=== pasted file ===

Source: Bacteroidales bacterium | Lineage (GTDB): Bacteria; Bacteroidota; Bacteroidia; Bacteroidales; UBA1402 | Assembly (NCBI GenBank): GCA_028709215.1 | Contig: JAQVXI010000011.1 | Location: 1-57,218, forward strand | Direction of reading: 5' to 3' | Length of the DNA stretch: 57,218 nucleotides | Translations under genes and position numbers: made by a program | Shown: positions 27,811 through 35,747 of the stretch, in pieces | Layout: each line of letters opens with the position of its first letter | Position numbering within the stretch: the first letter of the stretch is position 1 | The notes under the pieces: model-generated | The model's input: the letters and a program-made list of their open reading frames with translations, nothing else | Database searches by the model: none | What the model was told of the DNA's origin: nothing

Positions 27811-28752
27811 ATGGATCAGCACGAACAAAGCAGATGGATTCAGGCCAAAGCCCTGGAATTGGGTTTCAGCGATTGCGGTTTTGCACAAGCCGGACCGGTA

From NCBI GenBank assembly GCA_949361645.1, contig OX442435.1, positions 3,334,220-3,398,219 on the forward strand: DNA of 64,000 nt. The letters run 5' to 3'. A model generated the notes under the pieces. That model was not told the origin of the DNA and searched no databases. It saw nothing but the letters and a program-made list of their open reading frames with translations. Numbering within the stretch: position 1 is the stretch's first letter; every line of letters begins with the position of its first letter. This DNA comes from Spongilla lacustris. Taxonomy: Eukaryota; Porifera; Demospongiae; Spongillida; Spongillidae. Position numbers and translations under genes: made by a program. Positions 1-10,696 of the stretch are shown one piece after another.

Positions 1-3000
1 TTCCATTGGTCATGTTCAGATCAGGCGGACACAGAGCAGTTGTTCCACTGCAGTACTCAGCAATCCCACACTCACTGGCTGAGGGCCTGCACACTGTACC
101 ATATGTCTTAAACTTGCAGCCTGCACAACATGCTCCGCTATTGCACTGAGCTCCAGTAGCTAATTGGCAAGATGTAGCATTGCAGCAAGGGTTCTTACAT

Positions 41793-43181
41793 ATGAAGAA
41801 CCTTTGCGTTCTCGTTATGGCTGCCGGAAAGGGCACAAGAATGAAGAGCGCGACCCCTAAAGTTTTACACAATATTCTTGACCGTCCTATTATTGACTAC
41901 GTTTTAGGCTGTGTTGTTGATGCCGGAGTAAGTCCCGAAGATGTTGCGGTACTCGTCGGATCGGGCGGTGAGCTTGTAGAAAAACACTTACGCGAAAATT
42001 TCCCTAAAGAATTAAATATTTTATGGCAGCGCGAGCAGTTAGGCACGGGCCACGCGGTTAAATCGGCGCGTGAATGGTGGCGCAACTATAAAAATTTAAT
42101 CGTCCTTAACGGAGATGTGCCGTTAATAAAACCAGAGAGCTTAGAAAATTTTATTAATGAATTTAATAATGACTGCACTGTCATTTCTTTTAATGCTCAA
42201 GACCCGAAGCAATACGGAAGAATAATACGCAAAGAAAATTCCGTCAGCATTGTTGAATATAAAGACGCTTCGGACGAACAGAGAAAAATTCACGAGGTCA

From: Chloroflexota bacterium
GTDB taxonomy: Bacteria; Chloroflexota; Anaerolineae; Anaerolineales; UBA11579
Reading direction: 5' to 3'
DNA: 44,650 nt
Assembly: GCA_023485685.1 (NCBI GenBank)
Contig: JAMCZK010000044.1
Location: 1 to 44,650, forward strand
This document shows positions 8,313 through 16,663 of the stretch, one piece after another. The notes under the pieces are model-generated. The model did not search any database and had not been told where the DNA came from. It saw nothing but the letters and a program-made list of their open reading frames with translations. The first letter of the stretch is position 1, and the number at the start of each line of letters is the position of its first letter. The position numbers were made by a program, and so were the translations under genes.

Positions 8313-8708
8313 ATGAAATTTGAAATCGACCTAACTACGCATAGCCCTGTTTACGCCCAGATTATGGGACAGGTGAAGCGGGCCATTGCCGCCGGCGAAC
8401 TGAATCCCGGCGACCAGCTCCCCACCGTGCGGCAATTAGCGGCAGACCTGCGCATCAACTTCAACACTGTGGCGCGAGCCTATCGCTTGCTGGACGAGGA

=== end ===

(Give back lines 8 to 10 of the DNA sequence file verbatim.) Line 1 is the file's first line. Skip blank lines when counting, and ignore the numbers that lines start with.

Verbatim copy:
Positions 41793-43181
41793 ATGAAGAA
41801 CCTTTGCGTTCTCGTTATGGCTGCCGGAAAGGGCACAAGAATGAAGAGCGCGACCCCTAAAGTTTTACACAATATTCTTGACCGTCCTATTATTGACTAC